China Telecom, and not Cogent Communications, was the network behind Thursday's network outages in London that cut access to WhatsApp.
Based on information from monitoring company ThousandEyes, FierceTelecom had previously reported that the outages were due to a Cogent data center in London.
After declining to comment on Thursday, Cogent said the following via email Friday morning: "We had no incident reports in our London Data Center yesterday." An email from ThousandEyes Friday afternoon said the issue was due to China Telecom and provided the following information:
"What we can share now is that Cogent, like many service providers, accepted a route leak that originated from a Swiss colocation company called Safe Host and was propagated by China Telecom (a Cogent peer). Due to this route leak, China Telecom was inserted into the internet path for many services. Unfortunately, China Telecom either dropped the traffic or was suffering significant packet loss that impacted these services.
"In the case of WhatsApp, Cogent’s routers in London were the last hops in the internet path that handed off traffic to China Telecom. Our further analysis is showing that the likely source of the packet loss occurred in the connection between Cogent’s and China Telecom’s networks. Since we saw significant evidence of packet loss at other points in China Telecom’s network, it is likely that China Telecom was the provider that dropped the traffic."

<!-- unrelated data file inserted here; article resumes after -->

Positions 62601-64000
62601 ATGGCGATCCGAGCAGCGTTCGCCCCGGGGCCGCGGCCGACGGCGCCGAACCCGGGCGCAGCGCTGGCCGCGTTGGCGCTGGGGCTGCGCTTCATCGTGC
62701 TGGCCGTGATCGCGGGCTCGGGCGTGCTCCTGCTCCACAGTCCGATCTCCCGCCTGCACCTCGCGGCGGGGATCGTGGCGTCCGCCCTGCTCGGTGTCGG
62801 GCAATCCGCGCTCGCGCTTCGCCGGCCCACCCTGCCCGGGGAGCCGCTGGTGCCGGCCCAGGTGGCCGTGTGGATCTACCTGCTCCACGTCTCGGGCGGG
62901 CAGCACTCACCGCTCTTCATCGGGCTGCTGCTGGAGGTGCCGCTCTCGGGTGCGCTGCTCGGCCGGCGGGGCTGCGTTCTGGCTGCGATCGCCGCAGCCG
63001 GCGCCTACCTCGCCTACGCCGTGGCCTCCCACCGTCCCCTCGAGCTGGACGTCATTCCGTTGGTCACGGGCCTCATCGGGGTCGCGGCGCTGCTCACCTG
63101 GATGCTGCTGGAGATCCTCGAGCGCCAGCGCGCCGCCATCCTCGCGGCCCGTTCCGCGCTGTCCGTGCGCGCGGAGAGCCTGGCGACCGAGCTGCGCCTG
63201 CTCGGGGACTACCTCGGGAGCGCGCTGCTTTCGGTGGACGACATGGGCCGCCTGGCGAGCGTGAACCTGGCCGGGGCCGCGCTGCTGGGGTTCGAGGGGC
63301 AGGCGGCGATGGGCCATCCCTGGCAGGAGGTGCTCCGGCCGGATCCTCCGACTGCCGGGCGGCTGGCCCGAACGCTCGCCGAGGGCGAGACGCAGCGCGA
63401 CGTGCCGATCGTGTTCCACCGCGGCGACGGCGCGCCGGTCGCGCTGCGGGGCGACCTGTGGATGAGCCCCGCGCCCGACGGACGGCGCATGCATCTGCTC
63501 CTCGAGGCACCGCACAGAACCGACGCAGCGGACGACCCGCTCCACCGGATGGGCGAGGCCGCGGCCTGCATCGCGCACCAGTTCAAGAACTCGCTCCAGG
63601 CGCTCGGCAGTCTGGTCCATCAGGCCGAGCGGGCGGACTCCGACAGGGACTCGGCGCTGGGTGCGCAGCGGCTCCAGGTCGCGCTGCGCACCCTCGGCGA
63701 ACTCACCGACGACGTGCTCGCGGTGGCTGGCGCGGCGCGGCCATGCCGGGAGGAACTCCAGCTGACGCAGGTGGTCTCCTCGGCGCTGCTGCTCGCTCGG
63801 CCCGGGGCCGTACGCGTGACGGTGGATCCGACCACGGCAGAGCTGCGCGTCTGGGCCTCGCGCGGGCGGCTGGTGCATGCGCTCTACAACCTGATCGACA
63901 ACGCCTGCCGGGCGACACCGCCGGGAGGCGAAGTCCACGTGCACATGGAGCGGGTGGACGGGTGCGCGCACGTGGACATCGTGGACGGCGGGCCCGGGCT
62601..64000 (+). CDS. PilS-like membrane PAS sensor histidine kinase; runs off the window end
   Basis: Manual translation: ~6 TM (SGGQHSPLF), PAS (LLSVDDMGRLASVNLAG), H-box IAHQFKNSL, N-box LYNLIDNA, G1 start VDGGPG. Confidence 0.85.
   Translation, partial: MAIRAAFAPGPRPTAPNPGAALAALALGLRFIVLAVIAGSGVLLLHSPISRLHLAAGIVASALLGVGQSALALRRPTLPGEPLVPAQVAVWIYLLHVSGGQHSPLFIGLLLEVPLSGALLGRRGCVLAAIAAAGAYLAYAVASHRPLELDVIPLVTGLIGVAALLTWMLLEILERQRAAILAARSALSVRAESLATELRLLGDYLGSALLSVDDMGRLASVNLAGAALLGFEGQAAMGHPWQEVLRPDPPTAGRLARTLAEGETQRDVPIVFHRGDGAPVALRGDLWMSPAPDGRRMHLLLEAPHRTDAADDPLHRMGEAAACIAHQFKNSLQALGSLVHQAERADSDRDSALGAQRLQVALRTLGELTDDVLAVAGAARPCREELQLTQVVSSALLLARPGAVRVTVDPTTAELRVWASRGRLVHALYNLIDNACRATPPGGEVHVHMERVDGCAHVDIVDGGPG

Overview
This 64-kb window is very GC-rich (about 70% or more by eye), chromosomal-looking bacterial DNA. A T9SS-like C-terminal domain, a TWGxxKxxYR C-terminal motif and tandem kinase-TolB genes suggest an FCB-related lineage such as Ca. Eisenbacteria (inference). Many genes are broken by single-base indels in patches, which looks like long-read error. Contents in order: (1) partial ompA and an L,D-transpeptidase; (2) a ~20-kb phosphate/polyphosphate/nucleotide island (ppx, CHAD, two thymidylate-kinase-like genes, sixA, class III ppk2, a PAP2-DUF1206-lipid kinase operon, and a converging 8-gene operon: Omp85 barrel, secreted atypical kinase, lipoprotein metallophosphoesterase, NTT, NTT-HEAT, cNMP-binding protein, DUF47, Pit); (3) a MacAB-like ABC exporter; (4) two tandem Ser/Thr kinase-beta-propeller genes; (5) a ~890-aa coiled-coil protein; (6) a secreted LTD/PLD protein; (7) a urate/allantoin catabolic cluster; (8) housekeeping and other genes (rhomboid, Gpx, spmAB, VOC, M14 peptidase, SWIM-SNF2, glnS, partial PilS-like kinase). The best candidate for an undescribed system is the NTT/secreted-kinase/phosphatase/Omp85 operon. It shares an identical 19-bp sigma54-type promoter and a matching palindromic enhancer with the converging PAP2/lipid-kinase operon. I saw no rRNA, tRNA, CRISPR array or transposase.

With over 57,400 route miles of intercity fiber and more than 33,600 metro fiber miles, Cogent offers its services in North America, Europe and Asia. The company provides its services to more than 202 major markets and interconnects with over 6,660 other networks.
Google Cloud dealt with a widespread network outage on Sunday. Google Cloud's Sunday outage was due to a server configuration change. On Thursday, Google Cloud provided a detailed description of the issues and circumstances that led to the outage.
Sunday's outage, which started on the East Coast and lasted more than four hours, impacted social media companies, such as Snapchat, that rely on Google Cloud as well as Google's own services, including YouTube, Gmail, Google Search, G Suite, Google Drive, Nest, and Google Docs.
Benjamin Treynor Sloss, Google's vice president of engineering, explained in a blog post that the configuration change was intended for a small number of servers in a single region.